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Find all integers $x$ and y such that $x^3 + x^2 + x + 1 = y^3$ Now I moved the cubes to one side and tried to factor them but some how in thinking I need to try cases for odd and even $x$ ? A hint would help i think

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Notice that:

$$x^3<x^3+x^2+x+1<x^3+2x^2+4x+8=(x+2)^3$$

because the quadratics $x^2+x+1$ and $x^2+3x+7$ have negative discriminant. Therefore, the only possibility is

$$(x+1)^3=y^3=x^3+x^2+x+1$$

Can you end it from here?

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  • $\begingroup$ Note that your bounds don't work for all $x<0$ and also that you can make the upper bound tighter by $(x+1)^3$ for $x>0$ $\endgroup$ – Mostafa Ayaz Mar 6 '20 at 20:31
  • $\begingroup$ @MostafaAyaz, which bounds do you mean? $x^2+x+1>0$ and $x^2+3x+7>0$ hold for any real number $x$ (negative discrimnants) $\endgroup$ – LHF Mar 6 '20 at 20:33
  • $\begingroup$ I mean $x^3+x^2+x+1<(x+2)^3$ can be substituted with $x^3+x^2+x+1<(x+1)^3$ $\endgroup$ – Mostafa Ayaz Mar 6 '20 at 20:34
  • $\begingroup$ @MostafaAyaz, $x^3+x^2+x+1 < (x+1)^3$ does not hold for $x=0$ and $x=-1$ (which are the solutions of the equation). That's the point of choosing $x^3$ and $(x+2)^3$ which hold for any real $x$. $\endgroup$ – LHF Mar 6 '20 at 20:35
  • $\begingroup$ Well, you can study those special cases handily and imply that there is no solution for x>0. You also have to change your bounds for $x<0$ a little bit. $\endgroup$ – Mostafa Ayaz Mar 6 '20 at 20:37
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Rather make a case distinction as to whether $x\gtreqqless 0$.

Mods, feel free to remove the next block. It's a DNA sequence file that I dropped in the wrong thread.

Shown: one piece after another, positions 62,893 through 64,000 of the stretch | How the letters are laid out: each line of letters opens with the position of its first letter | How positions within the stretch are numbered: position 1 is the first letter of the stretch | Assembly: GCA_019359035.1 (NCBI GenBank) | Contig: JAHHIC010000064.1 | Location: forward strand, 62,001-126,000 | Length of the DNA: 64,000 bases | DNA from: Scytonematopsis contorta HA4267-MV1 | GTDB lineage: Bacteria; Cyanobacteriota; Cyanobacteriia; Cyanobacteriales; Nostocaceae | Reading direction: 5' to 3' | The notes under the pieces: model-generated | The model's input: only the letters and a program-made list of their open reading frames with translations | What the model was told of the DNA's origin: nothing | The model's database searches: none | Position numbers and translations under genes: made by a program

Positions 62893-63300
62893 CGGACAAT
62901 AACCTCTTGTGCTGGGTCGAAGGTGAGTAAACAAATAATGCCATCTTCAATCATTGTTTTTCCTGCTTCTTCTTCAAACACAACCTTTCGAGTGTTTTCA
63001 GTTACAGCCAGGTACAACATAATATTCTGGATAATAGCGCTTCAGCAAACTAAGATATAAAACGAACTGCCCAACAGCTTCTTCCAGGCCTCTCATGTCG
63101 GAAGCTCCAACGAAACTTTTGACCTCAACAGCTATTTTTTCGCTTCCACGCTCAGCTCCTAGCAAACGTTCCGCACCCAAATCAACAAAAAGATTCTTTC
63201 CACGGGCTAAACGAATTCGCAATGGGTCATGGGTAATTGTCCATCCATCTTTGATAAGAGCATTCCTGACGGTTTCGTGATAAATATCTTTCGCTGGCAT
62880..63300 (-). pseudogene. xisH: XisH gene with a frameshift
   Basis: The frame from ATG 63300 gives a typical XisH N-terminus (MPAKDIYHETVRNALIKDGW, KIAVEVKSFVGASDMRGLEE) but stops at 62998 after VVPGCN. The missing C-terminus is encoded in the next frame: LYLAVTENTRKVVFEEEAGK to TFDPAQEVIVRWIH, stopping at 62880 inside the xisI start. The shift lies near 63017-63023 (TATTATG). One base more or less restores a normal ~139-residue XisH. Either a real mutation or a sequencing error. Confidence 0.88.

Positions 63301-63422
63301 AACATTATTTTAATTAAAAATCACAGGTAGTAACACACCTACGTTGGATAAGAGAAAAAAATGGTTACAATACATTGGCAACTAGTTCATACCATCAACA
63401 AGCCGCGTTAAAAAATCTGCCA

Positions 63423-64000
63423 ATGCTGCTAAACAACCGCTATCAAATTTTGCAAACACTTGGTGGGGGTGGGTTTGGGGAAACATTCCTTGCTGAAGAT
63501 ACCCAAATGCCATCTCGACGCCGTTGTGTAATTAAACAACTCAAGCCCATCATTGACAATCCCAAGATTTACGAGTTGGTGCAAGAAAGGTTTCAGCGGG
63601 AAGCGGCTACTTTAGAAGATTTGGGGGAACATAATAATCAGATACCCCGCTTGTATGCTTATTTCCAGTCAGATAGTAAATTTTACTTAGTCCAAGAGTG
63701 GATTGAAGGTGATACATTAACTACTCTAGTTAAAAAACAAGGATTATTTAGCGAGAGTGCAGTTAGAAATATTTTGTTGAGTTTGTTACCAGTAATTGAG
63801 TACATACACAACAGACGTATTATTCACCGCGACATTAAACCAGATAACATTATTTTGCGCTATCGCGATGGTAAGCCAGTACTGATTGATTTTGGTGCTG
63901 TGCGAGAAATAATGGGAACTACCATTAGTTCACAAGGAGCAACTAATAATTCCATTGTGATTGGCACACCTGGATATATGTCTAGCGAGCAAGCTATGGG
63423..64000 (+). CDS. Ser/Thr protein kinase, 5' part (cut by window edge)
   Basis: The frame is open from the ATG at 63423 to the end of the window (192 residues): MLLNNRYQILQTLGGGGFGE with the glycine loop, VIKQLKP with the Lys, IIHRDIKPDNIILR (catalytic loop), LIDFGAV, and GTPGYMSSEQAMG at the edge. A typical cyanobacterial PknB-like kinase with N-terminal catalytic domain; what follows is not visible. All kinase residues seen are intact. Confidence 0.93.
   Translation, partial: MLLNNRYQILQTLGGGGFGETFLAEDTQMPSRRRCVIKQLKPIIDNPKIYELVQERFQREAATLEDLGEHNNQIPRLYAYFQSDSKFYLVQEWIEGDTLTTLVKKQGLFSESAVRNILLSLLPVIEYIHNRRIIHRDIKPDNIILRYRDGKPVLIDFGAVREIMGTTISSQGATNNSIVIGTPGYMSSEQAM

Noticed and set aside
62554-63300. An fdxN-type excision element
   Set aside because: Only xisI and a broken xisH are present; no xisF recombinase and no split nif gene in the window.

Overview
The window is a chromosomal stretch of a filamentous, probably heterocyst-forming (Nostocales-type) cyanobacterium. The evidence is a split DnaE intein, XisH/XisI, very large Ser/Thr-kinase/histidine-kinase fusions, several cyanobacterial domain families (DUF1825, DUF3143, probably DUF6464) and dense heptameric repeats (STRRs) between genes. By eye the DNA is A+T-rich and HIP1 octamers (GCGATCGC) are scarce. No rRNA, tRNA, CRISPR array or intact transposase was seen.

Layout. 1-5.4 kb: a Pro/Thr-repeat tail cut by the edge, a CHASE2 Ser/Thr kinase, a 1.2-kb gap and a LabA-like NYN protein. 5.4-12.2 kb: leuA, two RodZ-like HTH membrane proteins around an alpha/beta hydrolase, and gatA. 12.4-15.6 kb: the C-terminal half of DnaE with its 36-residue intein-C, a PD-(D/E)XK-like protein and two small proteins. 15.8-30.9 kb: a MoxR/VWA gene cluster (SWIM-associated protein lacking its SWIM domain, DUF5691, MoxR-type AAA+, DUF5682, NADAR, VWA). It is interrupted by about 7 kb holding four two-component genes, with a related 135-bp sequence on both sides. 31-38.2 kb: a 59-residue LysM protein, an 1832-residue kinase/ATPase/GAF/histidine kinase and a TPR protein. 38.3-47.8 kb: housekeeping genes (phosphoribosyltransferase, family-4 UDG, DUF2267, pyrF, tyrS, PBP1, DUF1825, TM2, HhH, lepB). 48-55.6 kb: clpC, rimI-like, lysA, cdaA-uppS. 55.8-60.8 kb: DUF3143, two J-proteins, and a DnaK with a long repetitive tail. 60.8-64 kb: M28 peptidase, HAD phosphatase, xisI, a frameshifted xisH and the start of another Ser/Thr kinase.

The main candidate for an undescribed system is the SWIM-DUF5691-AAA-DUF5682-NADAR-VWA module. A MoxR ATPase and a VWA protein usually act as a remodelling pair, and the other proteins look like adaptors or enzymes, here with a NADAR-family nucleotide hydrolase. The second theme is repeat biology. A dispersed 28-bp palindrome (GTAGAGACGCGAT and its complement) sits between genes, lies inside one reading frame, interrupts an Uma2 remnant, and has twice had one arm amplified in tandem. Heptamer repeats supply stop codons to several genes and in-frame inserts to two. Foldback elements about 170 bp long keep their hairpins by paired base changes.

If $x>0$, then $$(x+1)^3=x^3+3x^2+3x+1>x^3+x^2+x+1>x^3$$

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  • $\begingroup$ Atticus it means there cant be any more integers then 0, 1 , -1 , right ? Like squeeze Theorem ? ( good ol calculus) $\endgroup$ – Randino Andantino mozartino Mar 7 '20 at 7:05
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Let $y = x+d$ so $y^3 = x^3 + 3dx^2 + 3d^2x + 1 = x^3 + x^2 + x + 1$ so

$3dx^2 + 3d^2x = x^2 + x$.

If $x = 0$ then $x^3+x^2 + x+1 = 1=y^3$ would yield $x=0;y=1$ as a solution.

But if $x \ne 0$ we have:

$3dx + 3d^2 = x+1$

$3d(x+d)= x+1$

This means $x+1$ is a multiple of $3$ so let $x= 3k-1$.

So we have $3d(3k+d-1)= 3k$ and $d(3k+d-1) =k$

So $k(3d-1) = (1-d)d$. $3d-1$ can not be $0$ as $d$ is an integer so $k = \frac {(1-d)d}{3d-1}$.

Now if $d =0$ we would have $k=0$ and $x = -1$ and $y=-1$ but that's not a solution $y^3 = (-1)^3 = -1 \ne 0= (-1)^3 + (-1)^2 + (-1) +1=x^3 + x^2 + x+1$.

So $d\ne 0$.

Gut $\gcd(3d-1,d) =1$ so $3d-1|1-d$. So $3d-1 = \pm\gcd(3d-1,1-d)=\gcd(1-d, (3d-1)+3(1-d))=\gcd(1-d,2)=2$ if $d$ is odd; or $1$ if $d$ is even.

So either $3d-1=\pm 2$ so $d= 1,-\frac 13$ or $3d-1=\pm 1$ and $d=0,\frac 23$. But $d$ is an integer so $d=1$ or $0$.

We ruled out $0$ so $d=1$

and $k = 0$. And $x =-1$ and $y= -1 + d = 0$.

That gives $x^3+x^2 + x + 1=(-1)^3 + (-1)^2 + (-1) + 1 = 0 =y^3;$ a solution.

So $x=0$ and $y=1$, and $x=-1$ and $y=0$ are the only integer solution.

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  • $\begingroup$ Hi fleablood do u happen to go to uw madison ? I think we met when I took a math class there;) $\endgroup$ – Randino Andantino mozartino Mar 6 '20 at 22:20
  • $\begingroup$ Nope. Never been there. $\endgroup$ – fleablood Mar 6 '20 at 23:21

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